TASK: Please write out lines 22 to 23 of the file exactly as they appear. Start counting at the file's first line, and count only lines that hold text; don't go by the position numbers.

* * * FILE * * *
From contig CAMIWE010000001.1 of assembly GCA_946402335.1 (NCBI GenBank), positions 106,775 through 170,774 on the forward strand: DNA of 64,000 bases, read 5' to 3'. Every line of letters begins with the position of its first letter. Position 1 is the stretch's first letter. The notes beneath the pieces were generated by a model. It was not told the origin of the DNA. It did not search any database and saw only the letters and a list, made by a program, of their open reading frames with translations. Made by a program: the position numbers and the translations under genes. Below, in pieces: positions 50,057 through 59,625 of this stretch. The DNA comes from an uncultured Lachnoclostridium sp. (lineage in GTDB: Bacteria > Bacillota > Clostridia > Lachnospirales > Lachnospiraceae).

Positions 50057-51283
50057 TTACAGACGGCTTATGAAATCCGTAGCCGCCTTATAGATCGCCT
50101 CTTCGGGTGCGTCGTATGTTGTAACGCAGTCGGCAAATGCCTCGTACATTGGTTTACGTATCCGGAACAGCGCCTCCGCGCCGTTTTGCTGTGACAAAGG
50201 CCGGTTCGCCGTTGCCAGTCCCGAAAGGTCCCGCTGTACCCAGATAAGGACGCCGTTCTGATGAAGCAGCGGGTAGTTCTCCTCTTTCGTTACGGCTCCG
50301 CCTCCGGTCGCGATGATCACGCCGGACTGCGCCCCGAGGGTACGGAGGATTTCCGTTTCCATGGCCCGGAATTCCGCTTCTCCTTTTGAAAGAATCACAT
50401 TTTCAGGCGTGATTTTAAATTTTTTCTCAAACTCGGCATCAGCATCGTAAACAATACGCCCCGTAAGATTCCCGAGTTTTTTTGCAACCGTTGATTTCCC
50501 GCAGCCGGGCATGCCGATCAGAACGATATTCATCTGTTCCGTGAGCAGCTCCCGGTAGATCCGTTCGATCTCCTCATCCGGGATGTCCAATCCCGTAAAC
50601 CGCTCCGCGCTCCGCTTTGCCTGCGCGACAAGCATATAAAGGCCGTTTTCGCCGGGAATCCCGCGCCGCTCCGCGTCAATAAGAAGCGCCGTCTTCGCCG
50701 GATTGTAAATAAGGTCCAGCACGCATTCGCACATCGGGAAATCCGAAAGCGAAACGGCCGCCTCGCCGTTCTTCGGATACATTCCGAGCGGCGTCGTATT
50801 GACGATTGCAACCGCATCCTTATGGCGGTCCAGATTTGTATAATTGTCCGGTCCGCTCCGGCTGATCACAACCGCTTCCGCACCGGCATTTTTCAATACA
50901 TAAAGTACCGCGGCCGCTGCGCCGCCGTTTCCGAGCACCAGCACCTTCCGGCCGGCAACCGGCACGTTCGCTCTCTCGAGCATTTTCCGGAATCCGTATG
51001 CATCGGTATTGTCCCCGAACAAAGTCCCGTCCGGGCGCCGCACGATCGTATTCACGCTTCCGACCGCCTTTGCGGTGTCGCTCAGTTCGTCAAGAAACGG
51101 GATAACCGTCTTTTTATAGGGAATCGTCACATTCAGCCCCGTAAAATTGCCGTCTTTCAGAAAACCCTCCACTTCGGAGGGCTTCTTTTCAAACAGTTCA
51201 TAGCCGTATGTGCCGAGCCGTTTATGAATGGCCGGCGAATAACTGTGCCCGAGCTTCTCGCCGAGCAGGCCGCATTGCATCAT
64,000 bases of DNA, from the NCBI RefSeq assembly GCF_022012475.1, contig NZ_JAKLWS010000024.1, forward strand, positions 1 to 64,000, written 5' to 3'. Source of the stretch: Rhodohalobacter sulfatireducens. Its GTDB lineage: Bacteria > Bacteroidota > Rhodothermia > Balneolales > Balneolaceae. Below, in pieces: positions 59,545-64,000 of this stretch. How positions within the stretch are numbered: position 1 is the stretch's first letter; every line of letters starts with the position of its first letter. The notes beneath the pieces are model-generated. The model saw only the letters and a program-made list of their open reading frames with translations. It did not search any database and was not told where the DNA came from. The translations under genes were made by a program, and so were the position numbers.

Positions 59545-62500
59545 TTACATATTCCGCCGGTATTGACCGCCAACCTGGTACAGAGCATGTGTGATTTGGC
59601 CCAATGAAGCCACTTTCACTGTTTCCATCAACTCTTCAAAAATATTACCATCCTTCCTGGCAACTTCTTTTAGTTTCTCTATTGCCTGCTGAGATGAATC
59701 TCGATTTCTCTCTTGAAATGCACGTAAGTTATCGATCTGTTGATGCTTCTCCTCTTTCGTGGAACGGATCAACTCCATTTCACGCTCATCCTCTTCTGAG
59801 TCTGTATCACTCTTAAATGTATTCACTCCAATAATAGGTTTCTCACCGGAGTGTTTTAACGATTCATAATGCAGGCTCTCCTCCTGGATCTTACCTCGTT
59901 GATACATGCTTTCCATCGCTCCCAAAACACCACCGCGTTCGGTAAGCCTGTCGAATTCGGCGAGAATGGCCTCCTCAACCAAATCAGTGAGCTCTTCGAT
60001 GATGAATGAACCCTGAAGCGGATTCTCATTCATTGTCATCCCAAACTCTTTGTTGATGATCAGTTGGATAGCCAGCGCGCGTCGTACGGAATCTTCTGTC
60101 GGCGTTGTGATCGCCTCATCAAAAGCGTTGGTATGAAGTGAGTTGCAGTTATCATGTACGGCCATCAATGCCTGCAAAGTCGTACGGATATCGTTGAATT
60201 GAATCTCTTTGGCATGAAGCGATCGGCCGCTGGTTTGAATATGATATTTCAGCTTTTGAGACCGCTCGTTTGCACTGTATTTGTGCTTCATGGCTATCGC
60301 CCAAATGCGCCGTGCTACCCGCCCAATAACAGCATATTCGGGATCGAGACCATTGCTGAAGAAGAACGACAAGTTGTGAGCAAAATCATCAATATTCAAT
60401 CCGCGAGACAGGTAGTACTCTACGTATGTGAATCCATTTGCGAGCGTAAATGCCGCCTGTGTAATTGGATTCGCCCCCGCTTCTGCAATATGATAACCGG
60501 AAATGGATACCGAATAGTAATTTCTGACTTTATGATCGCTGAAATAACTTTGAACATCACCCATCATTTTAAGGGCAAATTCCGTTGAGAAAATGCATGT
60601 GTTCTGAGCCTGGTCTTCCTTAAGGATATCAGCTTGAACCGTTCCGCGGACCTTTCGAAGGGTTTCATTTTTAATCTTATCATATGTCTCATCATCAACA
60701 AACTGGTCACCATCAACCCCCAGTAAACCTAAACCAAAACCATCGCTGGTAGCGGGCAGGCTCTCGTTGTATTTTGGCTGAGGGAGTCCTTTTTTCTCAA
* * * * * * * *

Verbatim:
59901 GATACATGCTTTCCATCGCTCCCAAAACACCACCGCGTTCGGTAAGCCTGTCGAATTCGGCGAGAATGGCCTCCTCAACCAAATCAGTGAGCTCTTCGAT
60001 GATGAATGAACCCTGAAGCGGATTCTCATTCATTGTCATCCCAAACTCTTTGTTGATGATCAGTTGGATAGCCAGCGCGCGTCGTACGGAATCTTCTGTC